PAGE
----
In the present case, the court took into consideration that sellers of the products were based in foreign countries, whose details were not made available by the defendants on their website. Also, it was not very clear as to whether the sellers were in fact selling a genuine product. Customers could effectuate a purchase only upon acquiring membership of the website on payment of a non-refundable fee. Further, the defendants guaranteed that all products available on their website were genuine and in case of any product turning out to be fake, twice the money would be returned to a customer. The court thus concluded that the defendants were actively involved in the selling process and could not be relegated to the position of an intermediary.
So on the first question it ruled that the defendants could not claim immunity under Section 79.
On the question of relief, the court, inter alia, directed the defendants to make information about sellers available on their website and obtain certificates from the sellers evidencing that the products were genuine. In addition, they were to seek a guarantee from the sellers that all the warranties and guarantees of the plaintiff were applicable and would be honoured by the seller. In addition, in case the defendants were made aware by Louboutin of any counterfeit being available on their website by Louboutin, immediate action was to be taken to obtain some form of evidence from the seller to corroborate the authenticity of the product and in case no evidence was made available by the seller, the concerned listing was to be removed and Louboutin be informed of the same. The court further directed the defendants to remove all meta-tags consisting of Louboutin’s trademarks. With regard to damages, since none of Louboutin’s products had been sold by the defendants, the court did not grant any damages in favour of Louboutin.
Incidentally, following this decision on November 2, 2018 the Delhi High Court revisited the issue in its November 12, 2018 decision in L’Oreal v. Brandworld & Anr. In this case, the sellers' details were contained in the invoice and the same were also visible on the website (even though the e-commerce site was facilitating payment and allowing sellers to use its partners for logistical support). It also had a take-down policy for counterfeit goods. However, in the opinion of the court there were several other features of the website that pointed to the fact that it was not merely an intermediary. For example: i. the website guaranteed that "all products are 100% genuine"; ii. repeated sales of counterfeits were encountered on the website; iii. despite several infringement actions against it, the website did not seem to be taking precautions to stop sale of counterfeits; iv. there was a separate category for replicas on its website - on this window, various lookalike products were advertised and sold. While the take-down policy was in favour of the e-commerce site, the display of a replica window was considered an abetment of the violation of intellectual property. Thus, the website could not avail the safe harbour provision under Section 79 of the IT Act.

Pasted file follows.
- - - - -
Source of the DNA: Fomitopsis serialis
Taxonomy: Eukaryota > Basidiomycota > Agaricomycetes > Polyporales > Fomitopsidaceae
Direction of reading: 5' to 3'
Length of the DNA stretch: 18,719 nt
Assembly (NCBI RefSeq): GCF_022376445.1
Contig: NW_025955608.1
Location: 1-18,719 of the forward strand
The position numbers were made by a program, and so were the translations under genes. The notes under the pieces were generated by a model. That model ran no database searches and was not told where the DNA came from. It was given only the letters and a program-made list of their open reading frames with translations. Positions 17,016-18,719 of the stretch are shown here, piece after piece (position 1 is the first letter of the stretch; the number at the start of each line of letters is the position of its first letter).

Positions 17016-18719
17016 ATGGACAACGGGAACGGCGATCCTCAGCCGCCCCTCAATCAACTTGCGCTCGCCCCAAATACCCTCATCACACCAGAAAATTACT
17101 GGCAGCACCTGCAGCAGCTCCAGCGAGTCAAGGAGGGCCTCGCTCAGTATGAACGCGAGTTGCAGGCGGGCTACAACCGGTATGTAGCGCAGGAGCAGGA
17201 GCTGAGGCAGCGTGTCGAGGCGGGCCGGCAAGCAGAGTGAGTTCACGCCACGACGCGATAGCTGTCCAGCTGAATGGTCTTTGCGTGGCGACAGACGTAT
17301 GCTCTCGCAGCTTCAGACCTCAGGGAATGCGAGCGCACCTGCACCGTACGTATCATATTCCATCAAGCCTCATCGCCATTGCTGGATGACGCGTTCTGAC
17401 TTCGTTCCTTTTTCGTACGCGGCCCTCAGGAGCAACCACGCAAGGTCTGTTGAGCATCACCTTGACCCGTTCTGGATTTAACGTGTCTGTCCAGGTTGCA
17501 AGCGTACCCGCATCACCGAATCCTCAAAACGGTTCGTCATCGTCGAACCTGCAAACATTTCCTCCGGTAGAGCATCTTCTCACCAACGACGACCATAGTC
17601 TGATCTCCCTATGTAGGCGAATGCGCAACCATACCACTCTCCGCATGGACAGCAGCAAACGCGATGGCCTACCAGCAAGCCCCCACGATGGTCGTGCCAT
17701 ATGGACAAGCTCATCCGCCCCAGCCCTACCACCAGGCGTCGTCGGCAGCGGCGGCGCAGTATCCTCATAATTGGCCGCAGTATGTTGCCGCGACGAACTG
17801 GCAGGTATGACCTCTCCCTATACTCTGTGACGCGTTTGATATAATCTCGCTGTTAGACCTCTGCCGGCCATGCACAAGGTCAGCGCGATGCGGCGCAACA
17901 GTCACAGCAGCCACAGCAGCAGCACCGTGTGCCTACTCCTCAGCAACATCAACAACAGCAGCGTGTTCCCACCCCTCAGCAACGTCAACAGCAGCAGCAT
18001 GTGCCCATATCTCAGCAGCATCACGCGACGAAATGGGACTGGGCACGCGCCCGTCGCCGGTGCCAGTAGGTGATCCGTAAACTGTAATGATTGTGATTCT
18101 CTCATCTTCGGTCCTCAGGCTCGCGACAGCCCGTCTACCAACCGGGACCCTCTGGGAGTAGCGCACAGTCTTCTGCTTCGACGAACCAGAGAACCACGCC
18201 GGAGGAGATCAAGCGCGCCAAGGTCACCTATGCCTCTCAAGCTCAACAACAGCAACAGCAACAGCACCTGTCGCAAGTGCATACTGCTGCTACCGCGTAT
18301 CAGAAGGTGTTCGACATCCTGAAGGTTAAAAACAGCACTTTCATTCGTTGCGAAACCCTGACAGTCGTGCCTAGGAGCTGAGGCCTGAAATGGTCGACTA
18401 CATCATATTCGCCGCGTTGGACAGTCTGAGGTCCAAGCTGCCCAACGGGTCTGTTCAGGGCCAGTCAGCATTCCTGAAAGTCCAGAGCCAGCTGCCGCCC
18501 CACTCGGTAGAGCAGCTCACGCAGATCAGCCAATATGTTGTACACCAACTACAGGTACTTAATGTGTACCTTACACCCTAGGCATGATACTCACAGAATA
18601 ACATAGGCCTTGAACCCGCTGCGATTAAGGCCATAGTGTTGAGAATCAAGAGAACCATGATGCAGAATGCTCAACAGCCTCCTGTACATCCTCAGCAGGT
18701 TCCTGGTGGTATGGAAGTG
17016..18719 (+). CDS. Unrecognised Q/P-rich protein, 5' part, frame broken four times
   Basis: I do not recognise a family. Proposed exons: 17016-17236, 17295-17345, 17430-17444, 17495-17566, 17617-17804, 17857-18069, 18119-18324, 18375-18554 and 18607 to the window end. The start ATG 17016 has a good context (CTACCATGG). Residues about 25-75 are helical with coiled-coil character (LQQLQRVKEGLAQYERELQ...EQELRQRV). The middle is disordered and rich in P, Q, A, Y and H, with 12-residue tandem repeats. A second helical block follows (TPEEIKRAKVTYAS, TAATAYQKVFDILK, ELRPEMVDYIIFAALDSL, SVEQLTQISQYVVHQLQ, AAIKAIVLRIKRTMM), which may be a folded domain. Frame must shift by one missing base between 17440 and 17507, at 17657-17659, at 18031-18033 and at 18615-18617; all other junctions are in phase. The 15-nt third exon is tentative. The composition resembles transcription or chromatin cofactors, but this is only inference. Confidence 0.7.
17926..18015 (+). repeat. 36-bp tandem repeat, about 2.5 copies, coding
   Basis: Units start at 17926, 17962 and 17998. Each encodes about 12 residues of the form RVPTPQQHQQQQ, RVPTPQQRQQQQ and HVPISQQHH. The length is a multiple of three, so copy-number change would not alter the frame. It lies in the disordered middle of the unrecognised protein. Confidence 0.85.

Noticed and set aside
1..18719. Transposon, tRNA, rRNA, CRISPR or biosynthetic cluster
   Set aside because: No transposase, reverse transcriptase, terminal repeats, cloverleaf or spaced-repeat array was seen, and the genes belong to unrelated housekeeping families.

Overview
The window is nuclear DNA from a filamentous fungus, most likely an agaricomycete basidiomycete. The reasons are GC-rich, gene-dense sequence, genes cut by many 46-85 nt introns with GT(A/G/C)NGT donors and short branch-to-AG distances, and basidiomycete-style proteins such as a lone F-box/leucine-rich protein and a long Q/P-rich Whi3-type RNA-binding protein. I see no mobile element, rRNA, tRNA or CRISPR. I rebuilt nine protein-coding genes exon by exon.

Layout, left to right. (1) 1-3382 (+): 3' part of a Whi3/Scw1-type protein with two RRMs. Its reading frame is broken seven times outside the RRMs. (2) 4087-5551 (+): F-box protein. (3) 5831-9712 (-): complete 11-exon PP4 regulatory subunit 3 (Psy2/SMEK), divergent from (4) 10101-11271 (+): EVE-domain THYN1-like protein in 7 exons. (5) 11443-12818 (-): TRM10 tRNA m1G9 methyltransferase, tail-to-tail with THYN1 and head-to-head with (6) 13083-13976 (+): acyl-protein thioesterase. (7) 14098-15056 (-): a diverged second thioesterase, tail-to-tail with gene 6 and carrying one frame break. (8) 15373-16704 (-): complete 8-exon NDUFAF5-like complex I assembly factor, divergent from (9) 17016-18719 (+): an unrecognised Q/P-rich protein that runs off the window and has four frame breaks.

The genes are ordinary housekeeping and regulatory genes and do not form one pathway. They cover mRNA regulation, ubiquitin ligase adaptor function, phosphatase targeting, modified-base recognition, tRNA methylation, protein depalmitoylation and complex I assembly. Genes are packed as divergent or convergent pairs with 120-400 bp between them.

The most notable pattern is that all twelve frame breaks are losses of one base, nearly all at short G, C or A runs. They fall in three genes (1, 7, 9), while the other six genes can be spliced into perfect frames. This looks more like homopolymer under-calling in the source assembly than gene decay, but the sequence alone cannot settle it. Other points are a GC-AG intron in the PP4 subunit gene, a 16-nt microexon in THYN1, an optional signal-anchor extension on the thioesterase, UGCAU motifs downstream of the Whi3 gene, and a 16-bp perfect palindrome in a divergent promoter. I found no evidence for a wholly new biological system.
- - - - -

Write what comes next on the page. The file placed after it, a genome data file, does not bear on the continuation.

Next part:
This decision from the Delhi High Court is welcome for it makes a good start at analysing the role of intermediaries. However, some factors it discussed deserve a more detailed examination – for example, the basis of the 26 point test. Also, after considering unlawful offences such as falsifying and falsely applying trademarks – the court did not reach a finding on the genuineness, or lack thereof, of the products sold on the defendants’ website – yet it passed a decree observing that a trademark owner must not be left ‘remediless’ by extending safe harbour provisions to ‘active participants’. Accordingly, it will be interesting to see further jurisprudence on the subject in the times ahead.